Stratoflight is launching peaceful ascents to the edge of space inside a balloon capsule that is powered by hydrogen. Jenny Southan
Joining the likes of Space Perspective in the race for “slow space tourism” is Stratoflight, a French company that has designed a “sustainable” mode of space transport that will allow up to six people (including two pilots) to float up to the stratosphere inside a capsule.
Forget high-octane rockets as seen at Virgin Galactic and Blue Origin, the Stratoflight capsule will ascend 35km above ground level using hydrogen-powered balloon technology, for a gentle cruise into space.
The ogive-shaped capsule (that’s the same shape as a Gothic arch – think both straight and curved lines) measures 8m x 4m x 3m, and comes complete with an “external” viewing platform to allow passengers to step out into space and drink in views of the earth, wearing specially-made pressurised suits.
At this altitude, the planet’s curvature will be visible, along with a horizon spanning from Barcelona to Amsterdam, approximately 1,239km.
The Stratoflight capsule will be able to fly at speeds of up to 140km/h for the return to land, thanks to its aerodynamic shape, while the descent to land is made under a piloted paraglider.
Arnaud Longobardi, airline pilot and co-founder of Stratoflight, says: “Stratoflight provides passengers with multiple exceptional experiences: the ascent to space that feels like a hot-air balloon flight, stepping out on to the viewing balcony, moving into space like an astronaut, and the landing, similar to free flight in a paraglider; all this in a capsule similar to a spacecraft.
“For me, this mission is not only the realisation of my dreams as a pilot but also a technological innovation respectful of the planet.”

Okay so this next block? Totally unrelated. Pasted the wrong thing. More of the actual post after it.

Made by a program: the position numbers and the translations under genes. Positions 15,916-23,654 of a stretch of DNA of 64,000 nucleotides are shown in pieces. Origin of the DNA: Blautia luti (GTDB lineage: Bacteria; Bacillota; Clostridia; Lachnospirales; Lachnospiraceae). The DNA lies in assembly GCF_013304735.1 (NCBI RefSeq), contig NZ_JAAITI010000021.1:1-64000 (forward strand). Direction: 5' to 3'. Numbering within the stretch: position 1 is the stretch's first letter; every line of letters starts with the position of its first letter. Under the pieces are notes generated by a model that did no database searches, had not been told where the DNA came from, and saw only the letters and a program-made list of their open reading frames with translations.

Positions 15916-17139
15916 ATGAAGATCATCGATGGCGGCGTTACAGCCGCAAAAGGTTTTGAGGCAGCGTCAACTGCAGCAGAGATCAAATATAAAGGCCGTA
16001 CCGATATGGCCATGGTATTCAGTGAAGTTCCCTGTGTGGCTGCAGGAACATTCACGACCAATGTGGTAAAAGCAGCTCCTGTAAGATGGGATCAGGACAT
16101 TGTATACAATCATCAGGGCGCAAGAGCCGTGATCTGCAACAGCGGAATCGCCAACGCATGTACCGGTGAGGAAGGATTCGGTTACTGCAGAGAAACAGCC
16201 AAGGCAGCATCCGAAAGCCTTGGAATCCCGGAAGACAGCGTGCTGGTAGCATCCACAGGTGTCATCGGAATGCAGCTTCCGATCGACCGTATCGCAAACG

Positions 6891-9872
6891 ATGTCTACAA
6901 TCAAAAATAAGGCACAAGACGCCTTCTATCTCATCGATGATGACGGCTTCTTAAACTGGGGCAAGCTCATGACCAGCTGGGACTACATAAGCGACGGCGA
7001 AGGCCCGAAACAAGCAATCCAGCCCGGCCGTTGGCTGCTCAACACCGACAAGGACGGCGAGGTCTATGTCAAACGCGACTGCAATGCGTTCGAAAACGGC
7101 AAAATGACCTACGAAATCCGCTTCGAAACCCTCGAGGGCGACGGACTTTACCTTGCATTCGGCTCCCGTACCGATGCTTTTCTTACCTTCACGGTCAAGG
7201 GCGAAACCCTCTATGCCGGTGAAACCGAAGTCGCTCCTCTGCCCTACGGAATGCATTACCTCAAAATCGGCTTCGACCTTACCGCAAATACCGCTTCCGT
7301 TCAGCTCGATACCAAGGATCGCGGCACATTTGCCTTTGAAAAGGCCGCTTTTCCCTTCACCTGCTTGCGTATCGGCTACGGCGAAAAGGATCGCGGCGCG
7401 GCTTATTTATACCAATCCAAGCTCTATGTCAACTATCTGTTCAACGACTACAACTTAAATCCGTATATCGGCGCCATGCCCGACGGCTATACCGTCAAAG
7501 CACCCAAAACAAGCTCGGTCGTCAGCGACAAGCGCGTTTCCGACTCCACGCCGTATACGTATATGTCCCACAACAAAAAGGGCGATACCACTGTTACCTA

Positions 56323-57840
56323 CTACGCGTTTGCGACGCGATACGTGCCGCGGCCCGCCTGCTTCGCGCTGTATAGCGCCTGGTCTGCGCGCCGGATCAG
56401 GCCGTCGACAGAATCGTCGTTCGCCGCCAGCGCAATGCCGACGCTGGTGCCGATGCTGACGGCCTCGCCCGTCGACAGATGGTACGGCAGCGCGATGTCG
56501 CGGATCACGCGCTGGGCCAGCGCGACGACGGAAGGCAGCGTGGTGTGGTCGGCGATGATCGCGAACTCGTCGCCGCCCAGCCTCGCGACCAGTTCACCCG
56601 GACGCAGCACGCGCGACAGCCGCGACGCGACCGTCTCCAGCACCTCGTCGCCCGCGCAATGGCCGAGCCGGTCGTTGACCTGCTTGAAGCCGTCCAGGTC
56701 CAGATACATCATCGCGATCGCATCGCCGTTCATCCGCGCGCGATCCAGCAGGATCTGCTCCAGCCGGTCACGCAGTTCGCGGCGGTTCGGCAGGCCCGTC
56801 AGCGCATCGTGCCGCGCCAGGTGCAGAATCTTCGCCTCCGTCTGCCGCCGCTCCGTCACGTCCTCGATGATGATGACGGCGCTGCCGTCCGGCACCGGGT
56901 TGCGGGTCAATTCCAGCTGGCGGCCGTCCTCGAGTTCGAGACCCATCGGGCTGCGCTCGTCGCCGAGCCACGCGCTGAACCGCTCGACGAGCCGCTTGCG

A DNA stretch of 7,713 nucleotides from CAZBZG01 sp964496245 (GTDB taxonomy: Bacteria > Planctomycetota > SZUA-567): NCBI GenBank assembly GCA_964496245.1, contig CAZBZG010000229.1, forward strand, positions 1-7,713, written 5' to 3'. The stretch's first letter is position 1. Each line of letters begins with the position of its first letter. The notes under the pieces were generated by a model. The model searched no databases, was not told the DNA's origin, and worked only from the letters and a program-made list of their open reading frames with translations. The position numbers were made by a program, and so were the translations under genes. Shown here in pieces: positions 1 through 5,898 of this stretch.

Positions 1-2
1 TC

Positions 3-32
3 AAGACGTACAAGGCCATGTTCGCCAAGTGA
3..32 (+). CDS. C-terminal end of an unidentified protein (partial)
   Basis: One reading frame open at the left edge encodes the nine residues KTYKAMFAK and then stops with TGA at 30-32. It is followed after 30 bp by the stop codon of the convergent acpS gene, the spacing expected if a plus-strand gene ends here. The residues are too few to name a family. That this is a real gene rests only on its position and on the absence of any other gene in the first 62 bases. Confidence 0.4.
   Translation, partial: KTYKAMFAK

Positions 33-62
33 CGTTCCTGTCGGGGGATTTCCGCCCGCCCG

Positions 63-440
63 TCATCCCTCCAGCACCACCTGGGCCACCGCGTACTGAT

To ensure a zero-carbon footprint, the hydrogen needed for take-off will be produced locally at each take-off site via renewable energy, including solar power and wind. Further nods to sustainability are evident in the cockpit design, which is crafted from bio-sourced, recycled or recyclable materials.
French company Stratoflight has partnered with engineering, technology and consulting outfit Expleo to get the project off the ground.
Frédérique Rebout, head of space at Expleo, says: “Making space accessible to all, while respecting the environment, is at the heart of what we believe in at Expleo. Our teams of space engineers have designed this capsule with this dual objective in mind. And we intend to go further.
“We are currently investigating the possibility of making the capsule out of new green composite materials based on bamboo, which would further reduce its carbon footprint. We are proud of our work with Stratoflight and of our contribution to this innovation.”
Reservations for passengers will open in early 2023, with the first flight scheduled for 2025. Stratoflight will also offer several flights each year to people involved in eco-friendly and environmental causes.